The question of when is the best time of day to exercise is still the subject of much debate. Researchers have found, in a mouse model, that exercising in the morning increases fat burning compared to exercising in the evening.
Exercise plays an important role in overall health. Not only can it help with weight loss, but previous studies have also shown that physical activity can help reduce the risk of diseases such as diabetes, cardiovascular disease, stroke, osteoporosis and heart disease. high blood pressure. Although people know they should exercise, there is a big debate about the best time of day to exercise and get the most benefit from it.
For example, a study in October 2021 showed that exercising in the morning may be more beneficial for obese people, while another study in September 2021 showed that evening workouts were more beneficial. effective for overweight men. Now researchers at Karolinska Institutet in Sweden have found that exercising in the morning increases fat burning compared to evening training in mouse models. This study was recently published in the journal PNAS.
Why is the time of day important?
According to the researchers in this study, many of our internal rhythms are governed by an intrinsic molecular clock. This clock coordinates much of our physiology, including body temperature, blood pressure response, Trusted Source hormone release, and even strength and alertness. Therefore, if we can align what we do – for example, our daily exercise routine – with this clock, we might be able to fine-tune the health benefits.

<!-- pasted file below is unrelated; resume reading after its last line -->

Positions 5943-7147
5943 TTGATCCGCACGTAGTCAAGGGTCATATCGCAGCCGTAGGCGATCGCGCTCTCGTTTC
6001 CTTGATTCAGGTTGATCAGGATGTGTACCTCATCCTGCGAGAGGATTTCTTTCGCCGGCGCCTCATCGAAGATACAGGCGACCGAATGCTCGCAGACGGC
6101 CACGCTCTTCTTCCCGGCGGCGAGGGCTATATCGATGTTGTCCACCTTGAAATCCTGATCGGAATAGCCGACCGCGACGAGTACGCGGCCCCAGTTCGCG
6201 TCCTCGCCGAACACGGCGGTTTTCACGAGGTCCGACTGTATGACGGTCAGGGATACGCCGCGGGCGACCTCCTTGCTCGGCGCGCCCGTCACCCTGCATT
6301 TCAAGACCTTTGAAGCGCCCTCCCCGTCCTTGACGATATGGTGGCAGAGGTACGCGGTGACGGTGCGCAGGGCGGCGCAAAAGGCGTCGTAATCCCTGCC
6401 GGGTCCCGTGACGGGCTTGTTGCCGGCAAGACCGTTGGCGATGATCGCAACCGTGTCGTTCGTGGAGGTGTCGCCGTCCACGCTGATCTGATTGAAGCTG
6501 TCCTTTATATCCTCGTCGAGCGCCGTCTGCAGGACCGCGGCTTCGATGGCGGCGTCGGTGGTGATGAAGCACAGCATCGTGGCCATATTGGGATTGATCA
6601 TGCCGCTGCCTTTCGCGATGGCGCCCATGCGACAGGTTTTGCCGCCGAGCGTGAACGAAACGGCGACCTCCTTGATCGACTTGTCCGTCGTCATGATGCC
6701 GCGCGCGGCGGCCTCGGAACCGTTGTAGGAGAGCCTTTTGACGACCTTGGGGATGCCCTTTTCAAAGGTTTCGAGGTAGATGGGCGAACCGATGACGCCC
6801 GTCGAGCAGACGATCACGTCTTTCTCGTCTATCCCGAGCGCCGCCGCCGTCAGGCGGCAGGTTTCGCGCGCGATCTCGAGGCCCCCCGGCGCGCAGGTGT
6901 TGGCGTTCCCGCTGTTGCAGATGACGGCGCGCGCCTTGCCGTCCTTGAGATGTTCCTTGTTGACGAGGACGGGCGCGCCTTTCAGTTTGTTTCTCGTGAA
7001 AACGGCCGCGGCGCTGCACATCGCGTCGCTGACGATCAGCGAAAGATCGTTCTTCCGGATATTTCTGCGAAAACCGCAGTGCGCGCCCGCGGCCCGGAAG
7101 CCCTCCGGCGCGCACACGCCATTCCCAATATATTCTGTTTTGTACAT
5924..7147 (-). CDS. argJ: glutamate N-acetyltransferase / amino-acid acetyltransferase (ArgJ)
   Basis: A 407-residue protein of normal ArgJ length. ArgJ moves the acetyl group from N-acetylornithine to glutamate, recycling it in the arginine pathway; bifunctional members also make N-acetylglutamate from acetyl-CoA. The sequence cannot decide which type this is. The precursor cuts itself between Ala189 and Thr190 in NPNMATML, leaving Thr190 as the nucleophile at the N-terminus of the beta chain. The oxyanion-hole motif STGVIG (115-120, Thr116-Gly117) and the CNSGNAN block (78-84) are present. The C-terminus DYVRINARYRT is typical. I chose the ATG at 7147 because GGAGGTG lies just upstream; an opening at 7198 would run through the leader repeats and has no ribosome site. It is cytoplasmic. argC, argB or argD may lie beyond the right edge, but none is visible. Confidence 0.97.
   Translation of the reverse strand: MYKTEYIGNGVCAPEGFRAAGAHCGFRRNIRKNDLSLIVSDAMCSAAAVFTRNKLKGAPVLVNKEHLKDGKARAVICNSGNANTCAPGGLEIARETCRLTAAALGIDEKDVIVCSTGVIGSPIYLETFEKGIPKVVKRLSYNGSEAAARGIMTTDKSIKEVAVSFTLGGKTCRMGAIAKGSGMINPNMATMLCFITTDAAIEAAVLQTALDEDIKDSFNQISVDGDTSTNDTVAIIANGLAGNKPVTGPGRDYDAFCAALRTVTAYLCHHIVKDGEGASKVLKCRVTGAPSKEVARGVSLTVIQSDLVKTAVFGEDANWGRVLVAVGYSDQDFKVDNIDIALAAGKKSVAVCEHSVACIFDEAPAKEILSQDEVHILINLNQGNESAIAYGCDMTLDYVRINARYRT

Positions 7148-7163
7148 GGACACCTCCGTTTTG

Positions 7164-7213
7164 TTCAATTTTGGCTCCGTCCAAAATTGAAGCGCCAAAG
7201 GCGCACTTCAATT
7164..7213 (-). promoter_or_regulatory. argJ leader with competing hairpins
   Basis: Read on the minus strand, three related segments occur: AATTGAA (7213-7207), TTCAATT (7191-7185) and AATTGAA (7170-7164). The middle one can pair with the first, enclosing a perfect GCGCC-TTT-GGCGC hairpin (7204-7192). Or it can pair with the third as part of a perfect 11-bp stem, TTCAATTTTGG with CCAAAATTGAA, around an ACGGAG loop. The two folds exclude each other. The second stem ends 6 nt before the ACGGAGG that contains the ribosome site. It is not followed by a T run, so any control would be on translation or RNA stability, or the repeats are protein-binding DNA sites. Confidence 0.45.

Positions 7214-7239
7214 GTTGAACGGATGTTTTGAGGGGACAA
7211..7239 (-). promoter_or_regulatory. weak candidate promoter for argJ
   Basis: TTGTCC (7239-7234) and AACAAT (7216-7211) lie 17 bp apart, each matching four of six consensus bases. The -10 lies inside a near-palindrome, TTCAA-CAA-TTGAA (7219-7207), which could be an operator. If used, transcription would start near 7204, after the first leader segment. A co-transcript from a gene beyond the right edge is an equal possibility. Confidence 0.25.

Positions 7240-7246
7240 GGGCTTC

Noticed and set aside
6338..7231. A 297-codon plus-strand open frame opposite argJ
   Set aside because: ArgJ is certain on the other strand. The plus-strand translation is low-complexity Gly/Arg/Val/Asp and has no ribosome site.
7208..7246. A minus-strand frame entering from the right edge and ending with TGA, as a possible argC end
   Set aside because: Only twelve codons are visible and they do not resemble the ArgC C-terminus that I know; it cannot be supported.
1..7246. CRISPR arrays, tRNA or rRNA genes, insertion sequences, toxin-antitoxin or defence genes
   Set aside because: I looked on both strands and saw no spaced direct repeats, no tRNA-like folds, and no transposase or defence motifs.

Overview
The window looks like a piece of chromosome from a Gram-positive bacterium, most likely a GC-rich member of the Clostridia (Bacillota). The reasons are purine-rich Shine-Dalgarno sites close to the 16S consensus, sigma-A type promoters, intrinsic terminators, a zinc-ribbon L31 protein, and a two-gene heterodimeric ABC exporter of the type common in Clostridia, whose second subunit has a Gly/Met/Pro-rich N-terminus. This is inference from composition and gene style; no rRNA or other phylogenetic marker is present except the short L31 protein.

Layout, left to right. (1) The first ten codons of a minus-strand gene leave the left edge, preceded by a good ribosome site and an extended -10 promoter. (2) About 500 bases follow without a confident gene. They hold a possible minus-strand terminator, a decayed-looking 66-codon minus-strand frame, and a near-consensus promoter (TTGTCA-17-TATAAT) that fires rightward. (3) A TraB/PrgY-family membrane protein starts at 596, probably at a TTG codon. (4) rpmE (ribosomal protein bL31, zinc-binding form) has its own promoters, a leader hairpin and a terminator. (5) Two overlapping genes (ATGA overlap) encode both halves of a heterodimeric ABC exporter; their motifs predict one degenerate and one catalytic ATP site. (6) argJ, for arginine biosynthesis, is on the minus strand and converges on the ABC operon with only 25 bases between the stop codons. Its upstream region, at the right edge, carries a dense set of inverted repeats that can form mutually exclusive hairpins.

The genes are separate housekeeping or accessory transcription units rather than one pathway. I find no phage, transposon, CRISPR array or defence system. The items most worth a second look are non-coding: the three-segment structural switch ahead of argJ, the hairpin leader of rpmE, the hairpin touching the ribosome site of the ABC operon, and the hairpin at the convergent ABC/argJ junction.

Measurement of adipose tissue (fat)
For this study, researchers examined the fat tissue of mice after they had done a high-intensity exercise session at one of two times of the day, a late morning or late evening session. After analysis, the researchers found that early exercise increased the expression of genes involved in the breakdown of adipose tissue and certain other functions associated with a higher metabolic rate. Early active-phase exercise increased expression of genes linked to fat burning, heat production, and blood vessel production Trusted Source. These changes occurred even when exercise-induced hormone levels were similar between phases, meaning that the sensitivity of body fat to exercise-induced hormones may differ depending on the time of day the physical activity is practiced.
Scientists only found these signs of increased metabolism in mice that exercised in the morning. The researchers were surprised to find that early active phase exercise, corresponding to late morning exercise in humans, had such a profound impact on boosting fat cell metabolism. Initially, they thought that this time-of-day-dependent effect was due to nutritional status. However, they were able to later confirm that the genetic signature of a higher metabolic rate was not affected by food intake.
Next steps: Human trials
When asked what the next steps for this research would be, the researchers said the limitation of the current study was that the work was only done on healthy mice.
The next step is to conduct a similar study in men and women of healthy weight or obesity. It is important to understand whether these results can be applied to refine the well-known benefits of exercise on metabolism. The right timing appears to be important for the body’s energy balance and for improving the health benefits of exercise, but more studies are needed to draw reliable conclusions about the relevance of our findings to humans.
No scientific agreement on the “best time”
There is no current scientific agreement on the “best time of day” to exercise, as what is likely more important is what is behaviorally healthier for that particular individual. . It is also unlikely that the time of day one exercises is more effective than the concept of “calories in versus calories out” for overall fat loss.